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tsuomela : foreign-affairs   21

The Citizen Lab - University of Toronto
"The Citizen Lab is an interdisciplinary laboratory based at the Munk School of Global Affairs at the University of Toronto, Canada focusing on advanced research and development at the intersection of digital media, global security, and human rights. We are a “hothouse” that combines the disciplines of political science, sociology, computer science, engineering, and graphic design. Our mission is to undertake advanced research and engage in development that monitors, analyses, and impacts the exercise of political power in cyberspace. We undertake this mission through collaborative partnerships with leading edge research centers, organizations, and individuals around the world, and through a unique “mixed methods” approach that combines technical analysis with intensive field research, qualitative social science, and legal and policy analysis methods undertaken by subject matter experts."
school(UToronto)  online  internet  research  academic-lab  security  political-science  international  foreign-affairs 
july 2013 by tsuomela
Tomgram: Engelhardt, Field of Nightmares | TomDispatch
"Dirty Wars is really the secret history of how Washington launched a series of undeclared wars in the backlands of the planet and killed its way to something that ever more closely resembled an actual global war, creating a world of enemies out of next to nothing.  Think of it as a bizarre form of unconscious wish fulfillment and the results -- they came! -- as a field of nightmares."
book  review  terrorism  terror  war  journalism  military  military-industrial-complex  2000s  foreign-affairs  blowback 
april 2013 by tsuomela
Obama on Libya - The Real Obama Doctrine - Esquire
"This negotiating tactic does an excellent job of uncovering the actual global demand out there for America's intervention
country(Libya)  foreign-affairs  foreign-policy  military  intervention  revolution  defense 
march 2011 by tsuomela
Japan, the Persian Gulf and Energy | STRATFOR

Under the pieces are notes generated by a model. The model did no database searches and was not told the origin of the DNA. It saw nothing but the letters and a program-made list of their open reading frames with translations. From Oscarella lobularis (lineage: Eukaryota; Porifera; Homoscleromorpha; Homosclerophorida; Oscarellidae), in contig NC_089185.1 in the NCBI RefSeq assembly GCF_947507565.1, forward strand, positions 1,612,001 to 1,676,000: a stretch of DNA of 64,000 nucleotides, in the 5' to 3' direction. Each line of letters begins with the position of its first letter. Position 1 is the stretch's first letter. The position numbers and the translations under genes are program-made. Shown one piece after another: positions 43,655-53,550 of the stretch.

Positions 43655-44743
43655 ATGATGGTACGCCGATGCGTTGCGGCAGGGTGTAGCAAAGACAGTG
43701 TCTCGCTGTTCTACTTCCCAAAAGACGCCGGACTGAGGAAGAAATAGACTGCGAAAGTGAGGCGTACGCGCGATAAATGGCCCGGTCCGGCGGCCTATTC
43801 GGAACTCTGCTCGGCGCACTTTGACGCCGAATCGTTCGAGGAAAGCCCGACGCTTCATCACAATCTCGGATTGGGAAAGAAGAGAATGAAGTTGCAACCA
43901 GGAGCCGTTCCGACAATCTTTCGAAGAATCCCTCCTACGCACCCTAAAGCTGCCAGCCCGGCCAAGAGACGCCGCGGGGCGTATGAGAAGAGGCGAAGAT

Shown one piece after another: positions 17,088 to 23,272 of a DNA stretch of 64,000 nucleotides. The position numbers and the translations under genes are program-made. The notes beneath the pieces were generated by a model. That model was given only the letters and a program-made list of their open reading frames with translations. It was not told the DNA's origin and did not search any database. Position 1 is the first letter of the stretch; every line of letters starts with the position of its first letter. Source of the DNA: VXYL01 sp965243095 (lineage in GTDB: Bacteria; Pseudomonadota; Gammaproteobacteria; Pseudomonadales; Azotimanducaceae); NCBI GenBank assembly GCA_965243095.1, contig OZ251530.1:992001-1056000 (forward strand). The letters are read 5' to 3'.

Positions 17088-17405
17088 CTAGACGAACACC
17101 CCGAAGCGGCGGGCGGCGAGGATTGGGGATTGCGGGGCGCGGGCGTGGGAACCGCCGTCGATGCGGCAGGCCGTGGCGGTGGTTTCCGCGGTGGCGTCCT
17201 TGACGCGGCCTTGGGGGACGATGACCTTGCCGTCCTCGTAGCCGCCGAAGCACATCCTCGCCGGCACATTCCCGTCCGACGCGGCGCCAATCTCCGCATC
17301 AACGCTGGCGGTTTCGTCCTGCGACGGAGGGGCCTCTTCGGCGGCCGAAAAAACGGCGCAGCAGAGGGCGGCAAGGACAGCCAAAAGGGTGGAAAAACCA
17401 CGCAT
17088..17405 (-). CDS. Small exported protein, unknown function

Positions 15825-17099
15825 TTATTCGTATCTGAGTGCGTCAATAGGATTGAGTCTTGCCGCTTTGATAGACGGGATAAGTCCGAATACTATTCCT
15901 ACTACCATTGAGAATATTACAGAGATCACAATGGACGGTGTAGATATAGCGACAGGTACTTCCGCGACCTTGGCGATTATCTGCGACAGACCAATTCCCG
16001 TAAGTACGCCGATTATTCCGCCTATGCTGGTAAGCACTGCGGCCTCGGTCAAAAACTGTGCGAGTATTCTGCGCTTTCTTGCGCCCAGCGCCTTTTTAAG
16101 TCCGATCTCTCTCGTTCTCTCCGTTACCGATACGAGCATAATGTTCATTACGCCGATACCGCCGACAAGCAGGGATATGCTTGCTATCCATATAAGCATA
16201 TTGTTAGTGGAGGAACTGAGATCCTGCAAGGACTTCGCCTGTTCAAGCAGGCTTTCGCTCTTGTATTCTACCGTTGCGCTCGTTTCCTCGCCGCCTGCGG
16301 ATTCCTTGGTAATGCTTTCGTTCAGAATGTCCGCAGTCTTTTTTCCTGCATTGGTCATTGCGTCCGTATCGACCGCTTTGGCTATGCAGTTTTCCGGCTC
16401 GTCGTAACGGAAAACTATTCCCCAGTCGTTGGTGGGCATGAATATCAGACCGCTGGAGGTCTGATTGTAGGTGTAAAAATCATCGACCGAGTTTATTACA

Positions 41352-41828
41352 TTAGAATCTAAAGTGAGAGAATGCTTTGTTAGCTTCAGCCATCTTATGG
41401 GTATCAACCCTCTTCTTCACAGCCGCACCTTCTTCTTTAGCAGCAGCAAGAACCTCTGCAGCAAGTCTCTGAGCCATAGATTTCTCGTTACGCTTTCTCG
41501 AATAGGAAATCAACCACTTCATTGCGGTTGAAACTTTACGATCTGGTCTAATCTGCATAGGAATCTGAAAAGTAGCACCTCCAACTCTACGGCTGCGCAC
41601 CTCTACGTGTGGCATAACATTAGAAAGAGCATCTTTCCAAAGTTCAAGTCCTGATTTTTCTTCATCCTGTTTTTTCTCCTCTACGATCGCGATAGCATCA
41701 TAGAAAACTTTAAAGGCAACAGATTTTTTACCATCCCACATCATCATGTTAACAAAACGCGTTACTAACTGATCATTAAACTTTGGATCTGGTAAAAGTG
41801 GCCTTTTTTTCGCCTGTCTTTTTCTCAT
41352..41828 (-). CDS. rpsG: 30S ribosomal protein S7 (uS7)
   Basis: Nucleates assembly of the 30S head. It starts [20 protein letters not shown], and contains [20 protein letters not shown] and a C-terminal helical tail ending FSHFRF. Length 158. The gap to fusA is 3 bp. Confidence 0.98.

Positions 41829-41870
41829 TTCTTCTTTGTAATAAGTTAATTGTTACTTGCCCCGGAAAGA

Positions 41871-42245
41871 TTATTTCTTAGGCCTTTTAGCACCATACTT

"It is not the loss of the reactors that will shake Japan the most but the loss of the certainty that the reactors were their path to some degree of safety, along with the added burden on the economy. The question is how the political system will respond. In dealing with the Persian Gulf, will Japan continue to follow the American lead or will it decide to take a greater degree of control and follow its own path? The likelihood is that a shaken self-confidence will make Japan more cautious and even more vulnerable. But it is interesting to look at Japanese history and realize that sometimes, and not always predictably, Japan takes insecurity as a goad to self-assertion."
political-science  country(Japan)  disaster  geopolitics  foreign-affairs  energy  nuclear  confidence 
march 2011 by tsuomela
Tears for a Journalist: Change in the Middle East Comes at High Cost - The Washington Note
"If I ever hear a disparaging remark against the quality of Al Jazeera journalism or the "tilts" in their coverage, I will say "shame" on that person or that Fox News commentator. Shame because Al Jazeera has been fighting hard to keep its cameras in the field and to keep its people from being hunted down by ruthless leaders that see the free press as an enemy to their power."
journalism  middle-east  aljazeera  media  freedom  foreign-affairs 
march 2011 by tsuomela
Tomgram: David Bromwich, Superpower Bypassed by History | TomDispatch
"Even in the depths of mortification, a lower depth still threatens Washington, thanks to our double image of ourselves. As the sole superpower, we want to be everywhere (and everywhere in charge)
america  wikileaks  foreign-affairs  foreign-policy  middle-east  war  rhetoric  obama 
march 2011 by tsuomela
Mosh Pit Diplomacy - NYTimes.com
"The would-be foreign policy prodigy Parag Khanna made a splash with his first book, “The Second World,” in 2008, by announcing with great fanfare — including a lengthy adaptation in The New York Times Magazine — what everyone already knew: that the international order was changing. The book was Khanna’s version of the fall of the West and the rise of the rest. Having described this grave new world, Khanna now wants to tell us how to run it. The result is another easy, breezy book that dispenses platitudes as though they were original insights and in the process fails to examine their actual significance. "
book  review  diplomacy  foreign-policy  foreign-affairs  globalization  politics  international 
march 2011 by tsuomela

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